More stuff from the wonder of the interwebs

Over here is a great short piece from Canada on young feminists, intersectionality and the women’s movement.

Just how overwhelming a task it would be to define “today’s feminism” hit me the other day when I read the program for the upcoming pan-Canadian young feminists’ gathering….Like the individuals who make it up, what is called the “Third Wave” of the women’s movement itself is sometimes said to lack that one unifying purpose, to be a jumble of ideologies with little consensus emerging from the chaos. The earlier waves of feminism had overarching, objective goals — the vote, sexual liberation, an end to sex discrimination in jobs and schools.The focus of the new wave is an anti-focus, as it were, the opposite of a focus. Young feminists are taking “the personal is political” slogan of the previous wave, magnifying it one-hundred-fold, and running with it. Thanks to women’s studies, to the women’s movement, to the gay, lesbian, bisexual, transgendered rights movement, to the internet and whatever else, young women’s understanding of the connections between issues is deeper.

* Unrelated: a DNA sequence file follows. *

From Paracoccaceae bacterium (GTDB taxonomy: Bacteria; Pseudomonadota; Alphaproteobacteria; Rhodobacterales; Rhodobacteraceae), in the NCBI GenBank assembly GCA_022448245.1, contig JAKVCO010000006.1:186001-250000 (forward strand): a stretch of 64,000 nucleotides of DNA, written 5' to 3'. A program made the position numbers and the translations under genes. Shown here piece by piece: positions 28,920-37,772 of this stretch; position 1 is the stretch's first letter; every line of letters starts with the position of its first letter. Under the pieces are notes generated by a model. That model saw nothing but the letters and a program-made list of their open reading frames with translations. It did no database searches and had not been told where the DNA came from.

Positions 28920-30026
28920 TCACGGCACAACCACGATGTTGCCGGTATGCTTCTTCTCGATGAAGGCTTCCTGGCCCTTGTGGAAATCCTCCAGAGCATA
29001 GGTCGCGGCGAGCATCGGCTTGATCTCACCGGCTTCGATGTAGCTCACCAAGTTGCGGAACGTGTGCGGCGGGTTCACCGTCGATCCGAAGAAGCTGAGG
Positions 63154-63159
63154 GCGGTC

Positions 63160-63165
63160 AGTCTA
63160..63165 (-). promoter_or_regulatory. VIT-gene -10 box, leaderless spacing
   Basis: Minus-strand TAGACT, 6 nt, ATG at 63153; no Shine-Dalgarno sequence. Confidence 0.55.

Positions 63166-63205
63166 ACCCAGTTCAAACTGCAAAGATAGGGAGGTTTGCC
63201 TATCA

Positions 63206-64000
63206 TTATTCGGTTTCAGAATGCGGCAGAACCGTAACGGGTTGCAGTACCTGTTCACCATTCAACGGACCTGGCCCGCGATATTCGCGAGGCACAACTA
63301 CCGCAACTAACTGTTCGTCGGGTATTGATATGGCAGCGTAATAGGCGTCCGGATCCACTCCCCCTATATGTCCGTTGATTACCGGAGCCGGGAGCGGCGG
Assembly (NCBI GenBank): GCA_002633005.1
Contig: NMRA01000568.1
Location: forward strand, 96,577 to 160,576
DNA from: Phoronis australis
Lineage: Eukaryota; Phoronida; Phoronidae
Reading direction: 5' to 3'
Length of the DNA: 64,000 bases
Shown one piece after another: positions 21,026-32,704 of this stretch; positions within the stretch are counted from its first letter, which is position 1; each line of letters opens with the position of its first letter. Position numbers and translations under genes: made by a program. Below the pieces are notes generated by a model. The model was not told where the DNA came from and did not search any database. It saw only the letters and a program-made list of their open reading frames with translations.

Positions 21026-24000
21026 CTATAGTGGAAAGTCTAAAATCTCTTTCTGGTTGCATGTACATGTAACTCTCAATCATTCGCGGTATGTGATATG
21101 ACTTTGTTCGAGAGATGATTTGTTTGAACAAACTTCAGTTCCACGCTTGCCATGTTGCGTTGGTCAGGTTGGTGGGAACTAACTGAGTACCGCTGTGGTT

The word of the day is intersectionality — the understanding of multiple ways of being and living that shape a person and how we experience the world, and in turn how the world treats them. The idea is that one individual can be faced with a multitude of oppressions which can’t be addressed individually any more than the person herself can be physically divided into pieces and be expected to survive.

From Straight Goods

Feministing has something on a new McDonalds ad from the states which gives women permission to be un-intellectual again (because women have never fought for the right to education, obviously, and in other parts of the world are still fighting for that, and obviously because women aren’t most of the worlds illerate peoples and usually kept to prevent them challenging social mores….).

The script goes like this:

Woman 1: (sneerily)You know I heard McDonalds is making lattes now.

Woman 2: (sneerily)McDonalds? Well that’s just…(excitedly) fantastic!